In Palo Alto, Calif., a company started in a garage by electrical engineers William Hewlett and David Packard was making radio, sonar, and radar devices, as well as artillery shell fuses. Packard ran the company while Hewlett served in the Army Signal Corps, unaware that they were founders of what would become Silicon Valley.
Wartime shortages gave rise to products whose greatest days were ahead, including plastics (used to replace scarce metals), frozen foods (which saved trips to the store) and microfilm (for shipping civilian-military “V-mail” overseas).
The war also raised issues that would become even more pressing in years to come.
The war was witness to the greatest single violation of civil rights in U.S. history — the internment of about 120,000 Japanese-Americans (two-thirds of them U.S. citizens) living in Pacific Coast states. Supposedly designed to fight espionage and sabotage, the move in fact was motivated by war hysteria, racism and political expediency.
For years, this outrage was all but forgotten. In 1988, however, President Ronald Reagan signed a law that provided financial redress of $20,000 for each surviving detainee. But the Supreme Court’s expansive interpretation of government powers in wartime in the Korematsu case, which upheld the internment, has never been overturned.
The internment was the result of an executive order, a presidential prerogative that has become increasingly controversial. But during the war the executive branch also banned pleasure drives and sliced bread, and seized control of the strike-bound retail giant Montgomery Ward under the legal justification that it was “useful” to the war effort. When Ward’s president refused to leave his office, government agents carried him out in his chair.
Decades before Edward Snowden’s revelations about government spying, military censors on the home front had authority to open and read every piece of mail that entered or left the country; to scan every cable; and to screen every phone call. A letter from a soldier overseas often arrived with a few words, a sentence or an entire paragraph snipped out, and the envelope resealed with a bit of tape bearing the label “Opened by Censor.”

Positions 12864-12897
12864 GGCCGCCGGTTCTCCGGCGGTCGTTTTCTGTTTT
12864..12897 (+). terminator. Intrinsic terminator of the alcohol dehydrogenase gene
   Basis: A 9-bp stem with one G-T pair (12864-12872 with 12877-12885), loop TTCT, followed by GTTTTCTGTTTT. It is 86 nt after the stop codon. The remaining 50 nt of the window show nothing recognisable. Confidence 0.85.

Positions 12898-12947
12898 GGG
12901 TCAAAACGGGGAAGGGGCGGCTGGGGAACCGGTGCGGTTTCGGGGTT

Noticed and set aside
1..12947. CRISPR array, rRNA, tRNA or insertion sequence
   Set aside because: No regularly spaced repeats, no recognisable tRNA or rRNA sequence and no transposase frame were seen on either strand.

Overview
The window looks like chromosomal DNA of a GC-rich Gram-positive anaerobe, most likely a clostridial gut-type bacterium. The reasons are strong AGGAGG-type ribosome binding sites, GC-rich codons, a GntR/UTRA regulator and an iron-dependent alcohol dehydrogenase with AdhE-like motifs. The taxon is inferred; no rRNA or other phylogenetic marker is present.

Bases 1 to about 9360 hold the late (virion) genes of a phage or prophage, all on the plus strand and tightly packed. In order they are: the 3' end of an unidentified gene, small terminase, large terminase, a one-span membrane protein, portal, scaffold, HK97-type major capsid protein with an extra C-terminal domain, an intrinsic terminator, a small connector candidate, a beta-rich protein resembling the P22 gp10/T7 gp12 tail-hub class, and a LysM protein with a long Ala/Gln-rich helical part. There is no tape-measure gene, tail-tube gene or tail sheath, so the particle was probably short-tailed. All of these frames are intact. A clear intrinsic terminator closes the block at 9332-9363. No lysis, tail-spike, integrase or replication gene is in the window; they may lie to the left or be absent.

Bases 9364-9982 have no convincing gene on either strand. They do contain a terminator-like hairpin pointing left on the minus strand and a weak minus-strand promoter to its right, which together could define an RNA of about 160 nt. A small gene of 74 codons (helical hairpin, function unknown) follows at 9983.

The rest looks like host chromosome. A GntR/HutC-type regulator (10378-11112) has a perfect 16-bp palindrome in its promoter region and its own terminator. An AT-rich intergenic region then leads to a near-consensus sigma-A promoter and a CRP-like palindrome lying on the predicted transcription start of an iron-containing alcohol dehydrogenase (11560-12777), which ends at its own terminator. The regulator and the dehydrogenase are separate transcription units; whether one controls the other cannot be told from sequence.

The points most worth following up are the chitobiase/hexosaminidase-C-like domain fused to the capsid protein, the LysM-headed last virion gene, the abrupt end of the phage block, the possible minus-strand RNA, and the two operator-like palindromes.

Problems developed during the war that would bedevil the nation for years. Los Angeles had its first smog attack in 1943. In New York City, there were more and more reports of an old crime with a new name: mugging.
And anyone who thinks red-baiting was a postwar innovation should listen to Thomas Dewey, the 1944 GOP presidential candidate, who called President Franklin D. Roosevelt “indispensable to Earl Browder” the head of the American Communist Party.
A communist, Dewey told an audience, is “anyone who supports (Roosevelt’s) fourth term so our form of government may more easily be changed.”
Income inequality? Although Rosie the Riveter was the patriotic, symbolic personification of the 5 million U.S. women who went to work during the war, their pay on average was 60% of men’s — despite government rules banning such discrimination in war plants.
By war’s end, Americans were used to looking to Washington for solutions. But the war also reinforced an attitude that remains resonant today: skepticism about government.
For instance, after Pearl Harbor the government tried to discourage the practice of planting home “victory gardens,” which were popular in World War I. The nation already had an agricultural surplus, and more production would hurt farm prices.
Undeterred, within a few months Americans had planted victory gardens on Ellis Island and Alcatraz and everywhere in between — about 10 million in all. Within two years, 20 million victory gardens were producing 8 million tons of food.
By then, the victory gardeners’ instincts had been vindicated; snarled transportation and farm labor shortages produced spot fruit and vegetable shortages. The amateurs, the secretary of Agriculture admitted, “surprised a lot of people.”
All the war’s changes, apparent and embryonic, contributed to a rich irony: Although Americans away in the military lived on memories of the land they’d left behind, by war’s end that America was already disappearing.
The demands of winning a war would transform the home front into something almost as exotic as the places where the soldiers fought — a land more affluent and more just, more open and more mobile, more polluted and more violent than the one of which they’d dreamed.